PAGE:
Purveyors of fine ‘clicks and cuts’-based breakbeats since a couple of years back, the most sleazily-named outfit in the world return to smack your glitch up with their first full-length LP. Life Conductor sees the sound of stutter funk maestros Kev Guy and Ben Carver come of age in a concise little package (the LP is only nine tracks and a little over half an hour long) that steps up, commands your attention and then disappears again before you’ve had a chance to take it all in.
For those who’ve been mulleted before, it’s pretty much business as usual though perhaps the brevity of some of the tracks (this has nearly twice the tracks of their debut LP but is only 5 minutes longer) lends it an edge of accessibility in a genre which often frequently demonstrates how the instrumental can overstay it’s welcome. Opener Alien Intel manages to come on a bit like the Knight Rider theme over a punishing pitch-bent bassline and epileptic machine-gunner percussion. In fact, the use of samples in this track is typical of an LP which is packed full of samples that remind you of something, or might actually be that thing and yet they’ve been messed with and cut up to the that you’re never quite sure about them. It’s a bit like when you think you recognise someone but aren’t sure if it’s Dave that you used to work with or just someone who looks like Dave – if indeed ‘Dave’ was his name. Knob To Eleven invites you to do just that by slowly building into a hypnotic pulsing, stop-starty beast and then there’s the digitally flatulent Radio Ransack which judiciously applies just the right snippets of an already cut up soul sample. The biggest props however have to be reserved for the glitch funk of the shortest track In The Mind however, which is catchier than a Velcro beard brush – were such a thing to exist. Time Ticks makes extensive use of a rapped loop and like many of the beats on this prompts the listener to consider why hip-hop producers don’t bother using drum patterns this interesting or to put it another way – whether the ‘Mullet have ever considered roping someone in for mic duties. Nice work. While you’re waiting for it check out the Sounds Of The System (track 5 on the LP) vid below links… (Out 14 June on Red Robot) Listen to Ghetto Mullet – Life Conductor Ghetto Mullet – Myspace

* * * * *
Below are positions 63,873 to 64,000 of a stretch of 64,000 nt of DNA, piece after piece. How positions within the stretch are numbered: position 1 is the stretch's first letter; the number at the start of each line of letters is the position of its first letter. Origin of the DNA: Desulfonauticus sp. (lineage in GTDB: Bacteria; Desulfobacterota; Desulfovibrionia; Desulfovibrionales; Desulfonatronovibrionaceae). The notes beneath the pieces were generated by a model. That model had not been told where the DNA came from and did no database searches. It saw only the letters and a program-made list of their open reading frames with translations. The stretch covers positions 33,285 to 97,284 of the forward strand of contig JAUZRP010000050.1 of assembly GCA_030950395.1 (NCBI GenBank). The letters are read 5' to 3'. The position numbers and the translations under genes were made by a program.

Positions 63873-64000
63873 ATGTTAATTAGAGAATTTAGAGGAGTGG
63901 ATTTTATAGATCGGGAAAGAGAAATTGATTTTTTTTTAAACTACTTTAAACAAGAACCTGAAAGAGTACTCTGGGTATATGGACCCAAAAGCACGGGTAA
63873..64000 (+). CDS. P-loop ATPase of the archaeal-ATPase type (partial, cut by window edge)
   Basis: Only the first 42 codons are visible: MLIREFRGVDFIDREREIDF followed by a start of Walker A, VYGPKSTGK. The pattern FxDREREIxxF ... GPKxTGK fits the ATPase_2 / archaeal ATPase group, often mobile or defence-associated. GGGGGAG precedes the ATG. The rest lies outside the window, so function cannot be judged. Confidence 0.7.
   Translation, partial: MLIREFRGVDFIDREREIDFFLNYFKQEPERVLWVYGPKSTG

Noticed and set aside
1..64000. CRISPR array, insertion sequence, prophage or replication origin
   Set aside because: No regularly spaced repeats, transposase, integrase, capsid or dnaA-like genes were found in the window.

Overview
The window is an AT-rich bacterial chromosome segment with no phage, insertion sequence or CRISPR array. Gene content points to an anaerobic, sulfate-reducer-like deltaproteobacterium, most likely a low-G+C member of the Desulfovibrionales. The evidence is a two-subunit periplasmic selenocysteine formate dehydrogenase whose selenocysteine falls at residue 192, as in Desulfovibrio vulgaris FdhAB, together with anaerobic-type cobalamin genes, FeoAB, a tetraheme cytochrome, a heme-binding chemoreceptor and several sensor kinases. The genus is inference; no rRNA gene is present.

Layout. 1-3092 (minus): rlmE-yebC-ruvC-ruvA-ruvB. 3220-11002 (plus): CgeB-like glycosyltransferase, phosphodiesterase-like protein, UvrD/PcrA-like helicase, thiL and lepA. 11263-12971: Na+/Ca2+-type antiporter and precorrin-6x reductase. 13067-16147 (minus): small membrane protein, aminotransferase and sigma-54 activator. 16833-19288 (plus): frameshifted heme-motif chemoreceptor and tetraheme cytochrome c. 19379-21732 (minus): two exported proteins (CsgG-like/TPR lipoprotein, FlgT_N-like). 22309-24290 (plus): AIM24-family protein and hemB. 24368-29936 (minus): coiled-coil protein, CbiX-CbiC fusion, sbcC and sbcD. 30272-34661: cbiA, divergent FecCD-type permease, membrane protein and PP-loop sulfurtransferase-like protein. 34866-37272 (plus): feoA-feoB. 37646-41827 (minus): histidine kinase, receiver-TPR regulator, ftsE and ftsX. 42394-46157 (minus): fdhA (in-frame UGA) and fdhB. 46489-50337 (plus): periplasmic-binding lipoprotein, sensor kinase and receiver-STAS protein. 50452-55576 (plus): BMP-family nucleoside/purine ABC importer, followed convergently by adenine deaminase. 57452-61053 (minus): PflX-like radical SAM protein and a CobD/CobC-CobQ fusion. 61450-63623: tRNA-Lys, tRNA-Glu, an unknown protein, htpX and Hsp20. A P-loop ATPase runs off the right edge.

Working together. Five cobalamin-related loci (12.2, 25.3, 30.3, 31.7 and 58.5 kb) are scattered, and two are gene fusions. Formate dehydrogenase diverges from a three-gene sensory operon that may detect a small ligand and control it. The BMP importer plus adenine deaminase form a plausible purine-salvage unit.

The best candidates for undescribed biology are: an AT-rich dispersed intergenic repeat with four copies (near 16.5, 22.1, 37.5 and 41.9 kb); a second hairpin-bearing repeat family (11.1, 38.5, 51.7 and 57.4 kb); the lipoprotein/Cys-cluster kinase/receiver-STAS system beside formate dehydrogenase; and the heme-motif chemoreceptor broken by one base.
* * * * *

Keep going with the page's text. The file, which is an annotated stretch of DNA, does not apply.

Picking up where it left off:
Unearthly Hours finds the band with one of the filthiest names in music end up where I suspect they might have been heading from the start. To put it another way – if last EP Sunday Morning Hangover saw instrumental hip-hop flirting with techno, this time around it gets its comeuppance with techno giving hip-hop rather more than a come-on. Where are we? That’s right – Warp Records territory. The beats might still be syncopated but they clank, buzz, and stutter like androids in a jacuzzi. As the title would suggest, Unearthly Hours is the sound of a party at five in the morning where the front room’s full of empty fast food cartons, a motionless haze of waist-level blue smoke and someone with dreadlocks has fallen asleep while trying to roll a spliff. It’s very accomplished, if that’s how your ears get off, and should probably be the soundtrack to some low budget US indie flick. Preferably one shot in grainy black and white about a paranoid Phd student who inadvertently discovers how to rig the US stock market via the internet but can’t cash-out because every time he thinks about turning on his computer he knows they’re watching him. Or something. Out now on Red Robot RecordsGhetto Mullet – Myspace
The fact that here is an electronica outfit with a comedy name who use breakbeats and hail from Thundersley, Essex might raise the spectre of that point in the mid-nineties when ‘trip-hop’ ditched the dope and loaded up on ‘E’s and speed to become ‘big beat’. Thankfully, Sunday Morning Hangover has more in common with RJD2 than polished turds like Bentley Rhythm Ace because the Mullet’s squelchy, bleeping breaks could just as easily have been produced in Vancouver, Sydney or Paris. Opener Rampant Thought manages to be both chilled and have buzzsaw percussion, Arriving In Obscurity features a crisp old school break, tight scratches and the sort of synth washes associated with French electronica while Nervious Acid delves into DJ Shadow-esque piano-led introspection. Eternal Hold’s gentle lo-fi piss-takery of helpline hell might actually make you less inclined to tear supercilious phone operators a new arsehole if it actually was ‘hold’ music but it’s the crashing reverbed percussion and chilled synth melodies of Feel It that stand out on this. Press release claims that Ghetto Mullet have developed “their own totally original sound”, are a bit of a porky, you have heard this sort of thing before but not always this competently and not in a while. They might be all ‘party’ at the back but on the strength of this it’s clear Ghetto Mullet are ‘business’ at the front too. Out now on Big Teeth Records